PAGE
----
Including the 959's amazing successors.
Porsche showed off a new 911 Speedster concept, this time painted red, at this year’s Paris Motor Show. Don’t get us wrong, the concept is ridiculously cool, and as only 1,948 examples are planned for the production version, it's also going to be highly desirable. It’s a proper way to end the lifecycle of the highly successful and acclaimed 991 generation.
However, there were some other Porsches on display that activated our salivary glands. Coming straight from the official Porsche Museum in Stuttgart are these icons: 959, 911 GT1, Carrera GT, and 918 Spyder.
The 959 was the first all-wheel drive Porsche that launched back in 1986 and at the time was the world’s fastest street-legal production car with a top speed of 197 mph. It was also one of the most technologically advanced cars of its time. Its all-wheel drive tech was later applied to the 911, spawning the 911 Carrera 4.
It remains one of this writer’s favorite cars of all time. The 911 GT1 was the street-legal version of the GT1 class racing car. Although it was called ‘911’ it really didn’t have much in common with the regular 911 at the time, the 993. However, both shared a frontal chassis. The 911 GT1’s water-cooled, twin-turbo 3.2-liter flat-six came from the 962. Oh, this 911 in name only was also mid-engined.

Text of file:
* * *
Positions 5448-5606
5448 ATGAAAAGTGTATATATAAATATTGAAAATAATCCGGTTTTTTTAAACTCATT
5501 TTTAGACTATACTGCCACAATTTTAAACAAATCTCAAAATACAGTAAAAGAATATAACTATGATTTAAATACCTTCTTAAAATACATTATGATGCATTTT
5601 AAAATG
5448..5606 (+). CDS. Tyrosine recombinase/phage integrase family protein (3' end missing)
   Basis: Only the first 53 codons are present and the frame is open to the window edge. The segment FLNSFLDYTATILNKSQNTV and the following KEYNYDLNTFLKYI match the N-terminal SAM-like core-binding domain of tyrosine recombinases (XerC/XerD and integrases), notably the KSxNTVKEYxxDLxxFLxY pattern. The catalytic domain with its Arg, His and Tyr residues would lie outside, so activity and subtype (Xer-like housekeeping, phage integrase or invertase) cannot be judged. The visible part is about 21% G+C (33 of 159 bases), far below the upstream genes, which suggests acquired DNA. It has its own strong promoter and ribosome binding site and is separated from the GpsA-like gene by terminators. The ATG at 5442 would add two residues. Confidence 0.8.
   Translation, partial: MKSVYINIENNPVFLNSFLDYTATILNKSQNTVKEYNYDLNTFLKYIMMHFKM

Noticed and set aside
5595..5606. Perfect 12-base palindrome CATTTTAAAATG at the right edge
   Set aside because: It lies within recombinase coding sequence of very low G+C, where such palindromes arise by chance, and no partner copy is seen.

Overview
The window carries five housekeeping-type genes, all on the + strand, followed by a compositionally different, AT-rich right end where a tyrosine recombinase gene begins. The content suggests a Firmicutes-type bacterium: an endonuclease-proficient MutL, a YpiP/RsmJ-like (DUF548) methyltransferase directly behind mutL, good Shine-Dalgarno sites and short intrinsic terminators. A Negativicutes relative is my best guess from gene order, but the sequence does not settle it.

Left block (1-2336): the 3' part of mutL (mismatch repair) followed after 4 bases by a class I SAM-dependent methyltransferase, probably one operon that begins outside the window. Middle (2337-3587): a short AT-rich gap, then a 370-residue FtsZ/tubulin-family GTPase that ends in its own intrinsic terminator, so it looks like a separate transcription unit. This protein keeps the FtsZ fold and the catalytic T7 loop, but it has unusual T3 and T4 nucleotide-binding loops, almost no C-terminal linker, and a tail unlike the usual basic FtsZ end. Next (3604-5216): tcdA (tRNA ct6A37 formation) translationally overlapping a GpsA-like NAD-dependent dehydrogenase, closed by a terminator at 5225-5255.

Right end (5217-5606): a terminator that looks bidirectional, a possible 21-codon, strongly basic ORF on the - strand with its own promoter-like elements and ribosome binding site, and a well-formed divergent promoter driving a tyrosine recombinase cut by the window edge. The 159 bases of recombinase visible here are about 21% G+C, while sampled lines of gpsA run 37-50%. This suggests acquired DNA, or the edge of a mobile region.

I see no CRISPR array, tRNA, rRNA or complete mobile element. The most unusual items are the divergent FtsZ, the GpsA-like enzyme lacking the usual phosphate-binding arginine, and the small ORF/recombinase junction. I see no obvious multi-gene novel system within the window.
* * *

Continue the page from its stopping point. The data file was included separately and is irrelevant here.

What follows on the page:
The race going 911 GT1 was a huge racing success, winning its class at Le Mans. Only 25 examples of the street-legal version were made in 1997, all of which produced 536 hp and 443 lb-ft of torque.
Its successor was the Carrera GT, which didn’t arrive until 2003. Powered by a 5.7-liter naturally aspirated V10 rated at 603 hp and 435 lb-ft of torque, the sole transmission choice was a six-speed manual. It’s not a car for beginners, to say the least. Mid-engined and rear-wheel-drive, the Carrera GT has its roots in LMP1 endurance race cars, but never itself raced. A total of 1,270 units were made by the time production ended in 2007.
Lastly is the 918 Spyder, built from 2013 to 2015. Instead of the V10 it has a 4.6-liter V8 that’s also naturally aspirated but connected to a plug-in hybrid system. Not surprisingly, it sold out about a year after production began.
All of these iconic Porsches have one major thing in common: they were technological testbeds for their respective eras. What will come next? An all-electric high-performance supercar that builds on the Taycan sedan is a pretty good guess.